da vinci's v-manThe idea that the architect of the Parthenon and Da Vinci were unaware of  the golden ratio is a little hard to fathom because the ratios are present in their works and those works have survived for hundreds of years, undoubtedly because of the presence of  the golden mean. In the Uffizi Gallary in Florence, you will now find an exhibit in which this famous drawing, Da Vinci’s Vitruvian Man, is projected and measured in various ways to show the significance of phi in the human form. 

But various sources on the web say Leonardo never explicitly demonstated a knowledge of Fibonacci. He was, however, clearly familiar with the ancient Roman architect Vitruvius and his ten-volume treatise De Architectura: The Planning of Temples, which was espoused the incorporation of the human form in the construction of religious buildings. If various sources on the web can be trusted, there are no direct references to Fibonacci in any of Vitruvius’ or Da Vinci’s works. “Nothing definitively suggests that Leonardo was aware of phi per se, but he certainly knew about divine proportion and the beautifully proportioned human figure.” But this is actually another compelling parallel because it means that Da Vinci, like Elliott, didn’t simply squeeze a mathematic formula into his work. He observed its presence in nature and applied it. Elliott didn’t know what Fibonacci and the golden ratio were either; at least not until after he had developed the key structural elements of the Wave Principle.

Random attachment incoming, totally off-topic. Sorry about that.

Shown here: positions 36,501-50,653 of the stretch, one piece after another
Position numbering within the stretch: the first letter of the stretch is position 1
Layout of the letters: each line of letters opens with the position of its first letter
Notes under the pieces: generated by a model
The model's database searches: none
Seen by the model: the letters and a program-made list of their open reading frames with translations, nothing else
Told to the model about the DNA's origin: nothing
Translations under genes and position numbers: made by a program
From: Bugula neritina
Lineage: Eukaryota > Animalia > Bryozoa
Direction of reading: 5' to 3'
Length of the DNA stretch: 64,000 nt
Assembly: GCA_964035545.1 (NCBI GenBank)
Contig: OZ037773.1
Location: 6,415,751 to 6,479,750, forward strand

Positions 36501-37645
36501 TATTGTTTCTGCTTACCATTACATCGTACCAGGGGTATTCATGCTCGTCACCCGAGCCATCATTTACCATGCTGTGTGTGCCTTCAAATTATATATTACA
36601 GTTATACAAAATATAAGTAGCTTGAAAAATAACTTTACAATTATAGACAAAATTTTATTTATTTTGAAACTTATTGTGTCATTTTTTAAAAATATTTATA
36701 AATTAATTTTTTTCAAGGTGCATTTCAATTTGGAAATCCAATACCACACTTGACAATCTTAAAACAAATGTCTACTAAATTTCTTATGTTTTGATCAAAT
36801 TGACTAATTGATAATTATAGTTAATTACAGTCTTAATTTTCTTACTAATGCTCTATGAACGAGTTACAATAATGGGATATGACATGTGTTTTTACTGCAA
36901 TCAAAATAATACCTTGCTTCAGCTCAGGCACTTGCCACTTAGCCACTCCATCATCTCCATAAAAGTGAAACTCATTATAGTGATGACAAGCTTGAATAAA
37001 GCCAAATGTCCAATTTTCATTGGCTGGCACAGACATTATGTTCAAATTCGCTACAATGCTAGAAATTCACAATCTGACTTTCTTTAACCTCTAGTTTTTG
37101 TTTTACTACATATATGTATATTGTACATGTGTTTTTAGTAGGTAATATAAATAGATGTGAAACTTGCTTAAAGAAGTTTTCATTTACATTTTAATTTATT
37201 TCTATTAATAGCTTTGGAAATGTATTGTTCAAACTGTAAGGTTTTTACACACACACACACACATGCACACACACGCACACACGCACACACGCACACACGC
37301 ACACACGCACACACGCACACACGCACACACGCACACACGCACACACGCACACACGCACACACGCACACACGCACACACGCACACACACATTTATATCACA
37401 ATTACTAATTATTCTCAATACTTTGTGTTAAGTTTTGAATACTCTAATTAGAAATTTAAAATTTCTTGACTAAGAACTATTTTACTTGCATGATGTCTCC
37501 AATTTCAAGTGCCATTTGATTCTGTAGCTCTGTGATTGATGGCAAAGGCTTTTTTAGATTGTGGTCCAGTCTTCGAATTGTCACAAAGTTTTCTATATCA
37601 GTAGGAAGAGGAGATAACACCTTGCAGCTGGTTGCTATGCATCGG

By alluding to DaVinci’s understanding of the “human” but not necessarily Fibonacci form in his work, the story at left hints at the other pioneering aspect of the Wave Principle, the idea of fractality. With his Vitruvian Man, Leonardo demonstrated the presence of phi in the individual human. Elliott discovered the presence of phi in collective human activities. This is covered by Prechter and Frost in Elliott Wave Principle in which they ask whether it is “possible, even reasonable, that [human] progress has the spiraling form of phi, and that this form is discernible in the movement of the valuation of [man’s] productive capacity, i.e., the stock market?” For the full quote, see Additional References below.